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James Joyce and the Phenomenology of Film$
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Cleo Hanaway-Oakley

Print publication date: 2017

Print ISBN-13: 9780198768913

Published to Oxford Scholarship Online: July 2017

DOI: 10.1093/oso/9780198768913.001.0001

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PRINTED FROM OXFORD SCHOLARSHIP ONLINE (oxford.universitypressscholarship.com). (c) Copyright Oxford University Press, 2021. All Rights Reserved. An individual user may print out a PDF of a single chapter of a monograph in OSO for personal use. date: 30 November 2021

Tactile Vision and Enworlded Being

Tactile Vision and Enworlded Being

Chapter:
(p.85) 4 Tactile Vision and Enworlded Being
Source:
James Joyce and the Phenomenology of Film
Author(s):

Cleo Hanaway-Oakley

Publisher:
Oxford University Press
DOI:10.1093/oso/9780198768913.003.0005

Stephen’s musings on the pre-cinematic ‘stereoscope’ are discussed in relation to Bloom’s contemplation of parallax and his mention of the ‘Mutoscope’. The three-dimensionality, tangibility, and tactility of stereoscopic perception is analysed alongside Bloom’s and Gerty’s encounter in ‘Nausicaa’ and the Merleau-Pontian concepts of ‘flesh’ and ‘intercorporeity’. The bodily effects of projected cinema—achieved through virtual film worlds, virtual film bodies, and the intercorporeity of film and spectator—are discussed through reference to panorama, phantom ride, and crash films. The dizzying effects of some of these films are compared to the vertiginous nature of the ‘Wandering Rocks’ episode of Ulysses; these cinematic and literary vestibular disturbances are elucidated through gestalt theory and the phenomenological concepts of ‘intention’, ‘attention’, and the ‘phenomenal field’. Finally, the relationship between the self and the other is considered, through a discussion of cinematic mirroring in Ulysses and in Mitchell and Kenyon’s fin de siècle Living Dublin films.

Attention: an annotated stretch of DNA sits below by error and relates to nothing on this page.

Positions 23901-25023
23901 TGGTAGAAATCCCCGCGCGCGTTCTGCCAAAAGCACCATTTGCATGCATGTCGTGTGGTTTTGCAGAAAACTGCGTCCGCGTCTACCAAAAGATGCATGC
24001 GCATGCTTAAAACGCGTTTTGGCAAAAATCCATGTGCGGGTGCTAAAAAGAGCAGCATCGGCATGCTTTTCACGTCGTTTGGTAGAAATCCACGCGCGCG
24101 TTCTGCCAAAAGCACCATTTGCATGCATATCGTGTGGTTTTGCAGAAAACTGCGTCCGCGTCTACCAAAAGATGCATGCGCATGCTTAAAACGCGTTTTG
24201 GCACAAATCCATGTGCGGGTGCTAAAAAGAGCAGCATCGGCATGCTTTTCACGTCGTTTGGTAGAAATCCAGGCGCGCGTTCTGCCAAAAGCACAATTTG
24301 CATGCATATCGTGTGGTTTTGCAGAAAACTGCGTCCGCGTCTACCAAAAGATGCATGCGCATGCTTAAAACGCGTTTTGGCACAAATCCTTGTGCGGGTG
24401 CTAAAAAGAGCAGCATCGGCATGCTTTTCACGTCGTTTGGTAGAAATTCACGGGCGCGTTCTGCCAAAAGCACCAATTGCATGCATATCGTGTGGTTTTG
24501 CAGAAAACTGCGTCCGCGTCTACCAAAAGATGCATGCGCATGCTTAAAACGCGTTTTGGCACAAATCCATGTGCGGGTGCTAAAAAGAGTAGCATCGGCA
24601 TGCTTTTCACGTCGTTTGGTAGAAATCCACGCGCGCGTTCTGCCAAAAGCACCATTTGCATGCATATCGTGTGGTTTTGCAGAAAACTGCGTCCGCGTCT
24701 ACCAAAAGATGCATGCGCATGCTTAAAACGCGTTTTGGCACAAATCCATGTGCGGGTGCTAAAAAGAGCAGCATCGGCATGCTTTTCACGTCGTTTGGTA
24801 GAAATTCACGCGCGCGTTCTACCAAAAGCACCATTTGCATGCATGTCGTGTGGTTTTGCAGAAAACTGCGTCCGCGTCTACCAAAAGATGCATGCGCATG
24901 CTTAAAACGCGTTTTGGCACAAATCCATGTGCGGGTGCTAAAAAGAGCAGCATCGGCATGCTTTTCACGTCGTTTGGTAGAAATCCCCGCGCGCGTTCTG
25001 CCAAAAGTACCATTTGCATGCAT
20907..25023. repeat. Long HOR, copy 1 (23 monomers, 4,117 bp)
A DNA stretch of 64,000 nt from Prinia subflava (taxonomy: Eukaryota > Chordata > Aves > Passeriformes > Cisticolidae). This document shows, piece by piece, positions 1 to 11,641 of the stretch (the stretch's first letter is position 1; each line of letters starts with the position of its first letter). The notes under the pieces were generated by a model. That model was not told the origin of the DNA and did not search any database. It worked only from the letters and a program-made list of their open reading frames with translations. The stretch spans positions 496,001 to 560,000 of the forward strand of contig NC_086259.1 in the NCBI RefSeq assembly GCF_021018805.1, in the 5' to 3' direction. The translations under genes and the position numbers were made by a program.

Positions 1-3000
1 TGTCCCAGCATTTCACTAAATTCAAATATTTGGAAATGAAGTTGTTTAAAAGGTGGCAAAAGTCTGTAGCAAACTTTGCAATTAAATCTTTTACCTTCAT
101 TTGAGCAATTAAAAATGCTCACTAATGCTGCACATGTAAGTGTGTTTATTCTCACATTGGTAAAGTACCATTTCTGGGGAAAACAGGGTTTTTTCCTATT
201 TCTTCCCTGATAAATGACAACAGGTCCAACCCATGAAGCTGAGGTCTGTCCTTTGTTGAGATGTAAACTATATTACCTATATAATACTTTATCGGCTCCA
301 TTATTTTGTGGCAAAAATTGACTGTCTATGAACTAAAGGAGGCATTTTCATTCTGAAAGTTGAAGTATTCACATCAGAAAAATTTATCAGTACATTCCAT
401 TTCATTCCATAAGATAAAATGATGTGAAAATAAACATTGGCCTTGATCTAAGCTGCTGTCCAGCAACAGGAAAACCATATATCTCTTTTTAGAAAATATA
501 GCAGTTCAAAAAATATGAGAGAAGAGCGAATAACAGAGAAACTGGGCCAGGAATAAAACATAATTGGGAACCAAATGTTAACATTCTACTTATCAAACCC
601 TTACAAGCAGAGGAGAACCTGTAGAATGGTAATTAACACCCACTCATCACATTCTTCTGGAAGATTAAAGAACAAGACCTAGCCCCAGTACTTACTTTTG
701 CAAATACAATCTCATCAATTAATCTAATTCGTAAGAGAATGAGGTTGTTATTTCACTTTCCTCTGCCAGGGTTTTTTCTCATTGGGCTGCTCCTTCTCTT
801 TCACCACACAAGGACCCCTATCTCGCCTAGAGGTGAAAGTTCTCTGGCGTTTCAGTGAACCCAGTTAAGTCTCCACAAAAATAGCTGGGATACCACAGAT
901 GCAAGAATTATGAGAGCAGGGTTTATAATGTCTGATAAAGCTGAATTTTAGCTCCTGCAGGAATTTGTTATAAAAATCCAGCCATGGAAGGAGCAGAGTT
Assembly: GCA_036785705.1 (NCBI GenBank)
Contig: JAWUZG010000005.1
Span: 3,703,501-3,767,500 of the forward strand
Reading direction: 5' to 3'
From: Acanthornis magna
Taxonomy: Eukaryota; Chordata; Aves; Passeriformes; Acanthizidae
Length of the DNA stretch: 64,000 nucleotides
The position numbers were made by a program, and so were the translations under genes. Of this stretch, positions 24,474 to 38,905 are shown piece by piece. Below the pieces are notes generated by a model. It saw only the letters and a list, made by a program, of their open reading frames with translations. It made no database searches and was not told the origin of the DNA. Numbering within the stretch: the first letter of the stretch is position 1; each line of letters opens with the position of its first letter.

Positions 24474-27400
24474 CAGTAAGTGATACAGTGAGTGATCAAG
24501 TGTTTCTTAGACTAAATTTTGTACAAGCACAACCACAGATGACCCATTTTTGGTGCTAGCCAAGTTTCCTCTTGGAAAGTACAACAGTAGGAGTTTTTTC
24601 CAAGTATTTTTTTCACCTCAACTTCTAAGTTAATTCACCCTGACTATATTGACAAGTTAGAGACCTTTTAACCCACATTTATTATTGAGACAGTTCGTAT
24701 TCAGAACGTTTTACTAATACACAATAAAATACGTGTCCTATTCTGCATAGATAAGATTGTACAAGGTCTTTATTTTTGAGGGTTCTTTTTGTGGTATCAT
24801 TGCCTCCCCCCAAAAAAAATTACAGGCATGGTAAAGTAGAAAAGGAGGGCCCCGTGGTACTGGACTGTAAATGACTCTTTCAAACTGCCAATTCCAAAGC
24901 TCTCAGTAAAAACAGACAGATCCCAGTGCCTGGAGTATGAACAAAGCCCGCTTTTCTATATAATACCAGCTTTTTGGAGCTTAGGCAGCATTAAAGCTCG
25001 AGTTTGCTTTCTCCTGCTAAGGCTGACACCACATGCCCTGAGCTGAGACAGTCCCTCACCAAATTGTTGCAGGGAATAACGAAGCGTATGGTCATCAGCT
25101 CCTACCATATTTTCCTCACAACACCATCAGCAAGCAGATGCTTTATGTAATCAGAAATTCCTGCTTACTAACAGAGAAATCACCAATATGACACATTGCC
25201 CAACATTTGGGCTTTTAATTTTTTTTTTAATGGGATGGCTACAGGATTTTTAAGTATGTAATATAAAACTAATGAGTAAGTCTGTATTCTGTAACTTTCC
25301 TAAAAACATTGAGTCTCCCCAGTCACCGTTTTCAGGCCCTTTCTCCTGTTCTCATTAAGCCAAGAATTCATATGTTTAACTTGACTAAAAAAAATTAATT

Keywords:   stereoscope, parallax, Mutoscope, haptic, tactile, flesh, embodied, phantom ride, panorama, Mitchell and Kenyon

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